# Jones figures that the total number of thousands of miles that an auto

Jones figures that the total number of thousands of miles that an auto can be driven before it would need to be junked is an exponential random variable with parameter $\frac{1}{20}$. Smith has a used car that he claims has been driven only 10,000 miles. If Jones purchases the car, what is the probability that she would get at least 20,000 additional miles out of it? Repeat under the assumption that the lifetime mileage of the car is not exponentially distributed, but rather is (in thousands of miles) uniformly distributed over (0,40).
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Dawn Neal
Step 1
Let X be the number of miles the car can be driven before being junked.
a) First, let $X\sim Exp\left(\frac{1}{2}\right)$.
We know that the car has been driven 10,000 miles and we want to find the probability that it will last an additional 20,000 miles. We use the memoryless property of exponential distribution, where .
Then, $P\left(X\ge 10000+20000\mid X>10000\right)=P\left(X\ge 20000\right)$.
$P\left(X\ge 30000\mid X>10000\right)=P\left(X\ge 20000\right)$
$={\int }_{20}^{\mathrm{\infty }}{e}^{-\frac{1}{20}x}dx$
$={e}^{-1}$
Step 2
b) Let $X\sim U\left(0,40\right)$. We want to find $P\left(X>30\mid X>10\right)$. By Bayes
###### Not exactly what you’re looking for?
Bertha Jordan
Let X denote the exponential random variable with parameter 1.20, U denote the uniform random variable with parameters 0 and 40. The probability function of an exponential random variable with parameter 1/20 is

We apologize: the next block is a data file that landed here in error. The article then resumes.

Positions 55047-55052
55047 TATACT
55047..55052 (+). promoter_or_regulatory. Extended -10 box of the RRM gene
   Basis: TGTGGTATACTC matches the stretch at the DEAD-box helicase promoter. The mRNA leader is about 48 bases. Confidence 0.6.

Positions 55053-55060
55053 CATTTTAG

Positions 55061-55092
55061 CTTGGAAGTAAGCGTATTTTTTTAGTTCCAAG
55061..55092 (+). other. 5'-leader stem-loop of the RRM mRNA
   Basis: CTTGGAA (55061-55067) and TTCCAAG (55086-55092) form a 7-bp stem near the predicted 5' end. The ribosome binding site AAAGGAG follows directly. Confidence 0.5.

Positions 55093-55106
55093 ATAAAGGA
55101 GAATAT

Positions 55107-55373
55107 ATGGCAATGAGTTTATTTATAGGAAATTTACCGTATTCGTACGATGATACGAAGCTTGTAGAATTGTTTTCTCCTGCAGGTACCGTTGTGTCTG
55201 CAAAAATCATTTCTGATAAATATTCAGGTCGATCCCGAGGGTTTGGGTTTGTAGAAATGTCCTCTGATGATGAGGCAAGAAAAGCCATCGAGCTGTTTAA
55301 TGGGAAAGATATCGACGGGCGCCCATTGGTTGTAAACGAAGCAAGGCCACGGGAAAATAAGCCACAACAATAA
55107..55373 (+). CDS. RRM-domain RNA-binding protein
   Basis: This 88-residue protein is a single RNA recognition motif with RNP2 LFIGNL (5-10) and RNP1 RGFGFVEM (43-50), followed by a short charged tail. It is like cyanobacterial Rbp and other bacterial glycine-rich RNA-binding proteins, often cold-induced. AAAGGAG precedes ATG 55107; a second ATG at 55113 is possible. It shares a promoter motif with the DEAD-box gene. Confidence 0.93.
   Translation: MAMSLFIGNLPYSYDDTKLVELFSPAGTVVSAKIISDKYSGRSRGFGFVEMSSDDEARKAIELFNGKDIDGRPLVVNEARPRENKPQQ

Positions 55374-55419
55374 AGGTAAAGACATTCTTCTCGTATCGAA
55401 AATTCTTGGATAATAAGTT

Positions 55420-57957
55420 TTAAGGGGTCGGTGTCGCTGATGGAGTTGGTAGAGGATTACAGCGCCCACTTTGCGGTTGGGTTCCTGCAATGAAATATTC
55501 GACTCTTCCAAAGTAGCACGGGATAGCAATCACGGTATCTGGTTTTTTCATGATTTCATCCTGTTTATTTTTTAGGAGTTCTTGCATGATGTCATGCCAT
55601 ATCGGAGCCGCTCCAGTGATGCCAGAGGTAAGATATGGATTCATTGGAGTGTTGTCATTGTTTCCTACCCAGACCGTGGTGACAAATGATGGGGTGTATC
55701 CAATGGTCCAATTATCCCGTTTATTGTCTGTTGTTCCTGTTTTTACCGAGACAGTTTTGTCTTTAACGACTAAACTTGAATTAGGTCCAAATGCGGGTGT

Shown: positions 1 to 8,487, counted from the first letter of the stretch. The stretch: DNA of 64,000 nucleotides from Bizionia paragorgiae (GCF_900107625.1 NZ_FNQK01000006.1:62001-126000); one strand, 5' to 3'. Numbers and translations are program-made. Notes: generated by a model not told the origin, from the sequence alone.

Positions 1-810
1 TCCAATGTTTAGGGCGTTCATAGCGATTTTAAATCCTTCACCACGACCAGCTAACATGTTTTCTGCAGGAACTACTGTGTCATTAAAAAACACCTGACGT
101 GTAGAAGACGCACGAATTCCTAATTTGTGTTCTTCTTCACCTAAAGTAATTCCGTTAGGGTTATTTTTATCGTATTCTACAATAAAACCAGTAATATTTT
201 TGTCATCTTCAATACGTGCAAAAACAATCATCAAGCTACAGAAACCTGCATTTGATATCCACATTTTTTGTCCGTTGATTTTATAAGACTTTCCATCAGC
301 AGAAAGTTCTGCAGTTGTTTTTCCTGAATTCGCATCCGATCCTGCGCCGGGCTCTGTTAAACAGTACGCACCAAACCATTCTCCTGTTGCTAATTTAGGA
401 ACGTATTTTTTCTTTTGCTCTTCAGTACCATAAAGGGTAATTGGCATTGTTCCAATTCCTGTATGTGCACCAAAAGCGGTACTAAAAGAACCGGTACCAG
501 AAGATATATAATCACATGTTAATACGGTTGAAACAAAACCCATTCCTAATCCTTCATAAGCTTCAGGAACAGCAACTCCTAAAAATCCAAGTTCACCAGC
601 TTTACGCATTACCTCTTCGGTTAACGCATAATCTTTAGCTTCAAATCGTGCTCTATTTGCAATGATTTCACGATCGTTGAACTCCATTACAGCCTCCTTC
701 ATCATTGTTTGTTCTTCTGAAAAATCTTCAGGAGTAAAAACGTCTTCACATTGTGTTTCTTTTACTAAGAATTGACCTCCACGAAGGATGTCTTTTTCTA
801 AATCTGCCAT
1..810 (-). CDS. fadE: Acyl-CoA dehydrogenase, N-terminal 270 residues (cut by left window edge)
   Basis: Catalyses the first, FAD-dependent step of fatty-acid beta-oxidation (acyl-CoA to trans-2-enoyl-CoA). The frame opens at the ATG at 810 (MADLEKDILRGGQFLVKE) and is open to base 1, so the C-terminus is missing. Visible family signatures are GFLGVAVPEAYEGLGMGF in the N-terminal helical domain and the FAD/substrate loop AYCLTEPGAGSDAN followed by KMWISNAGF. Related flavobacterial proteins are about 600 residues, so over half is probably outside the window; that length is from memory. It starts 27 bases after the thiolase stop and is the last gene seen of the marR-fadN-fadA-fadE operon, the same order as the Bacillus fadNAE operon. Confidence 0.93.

$F\left(x\right)=1-{e}^{-\frac{x}{20}},x\ge 0$
The desired probability is $P\left(X>30\mid X>10\right)$. Since exponential random variable have memoryless property, we have
$P\left(X>30\mid X>10\right)=P\left(X>20\right)=1-P\left(X\le 20\right)={e}^{-1}\approx 0.3679$
The probability function of an uniform random variable with parameter 0 and 40 is
$F\left(x\right)=\frac{1}{40-0}x=\frac{x}{40},0\le x\le 40$
Hence $P\left(U>30\mid U>10\right)=\frac{P\left(U>30\right)}{P\left(U>10\right)}=\frac{1-P\left(U\le 30\right)}{1-P\left(U\le 10\right)}=\frac{1-\frac{30}{40}}{1-\frac{10}{40}}=\frac{1}{3}$ is the desired probability.
###### Not exactly what you’re looking for?
nick1337

Let X denote the total number of thousands of miles that the auto is driven before it needs to be junked. We want to compute $P\left(\left\{X\ge 30\right\}|\left\{X\ge 10\right\}\right)$. Assuming X is an exponential random variable with parameter $1/20$, we have
$P\left\{X\ge 30\right\}={\int }_{30}^{\mathrm{\infty }}\frac{1}{20}{e}^{-x/20}dx={\int }_{3/2}^{\mathrm{\infty }}{e}^{-t}dt={e}^{-3/2},$
$P\left\{X\ge 10\right\}={\int }_{10}^{\mathrm{\infty }}\frac{1}{20}{e}^{-x/20}dx={\int }_{1/2}^{\mathrm{\infty }}{e}^{-t}dt={e}^{-1/2},$
$P\left(\left\{X\ge 30\right\}|\left\{X\ge 10\right\}\right)=P\left\{X\ge 30\right\}/P\left\{X\ge 10\right\}={e}^{-3/2}/{e}^{-1/2}={e}^{-1}\approx .3678.$
Note that we could have saved some work here by using the memoryless property of the exponential random variable.
Assuming X is uniformly distributed over (0,40), we have
$P\left\{X\ge 30\right\}={\int }_{30}^{40}\frac{1}{40}dx=1/4,$
$P\left\{X\ge 10\right\}={\int }_{10}^{40}\frac{1}{40}dx=3/4,$
$P\left(\left\{X\ge 30\right\}|\left\{X\ge 10\right\}\right)=P\left\{X\ge 30\right\}/P\left\{X\ge 10\right\}=\left(1/4\right)/\left(3/4\right)=1/3.$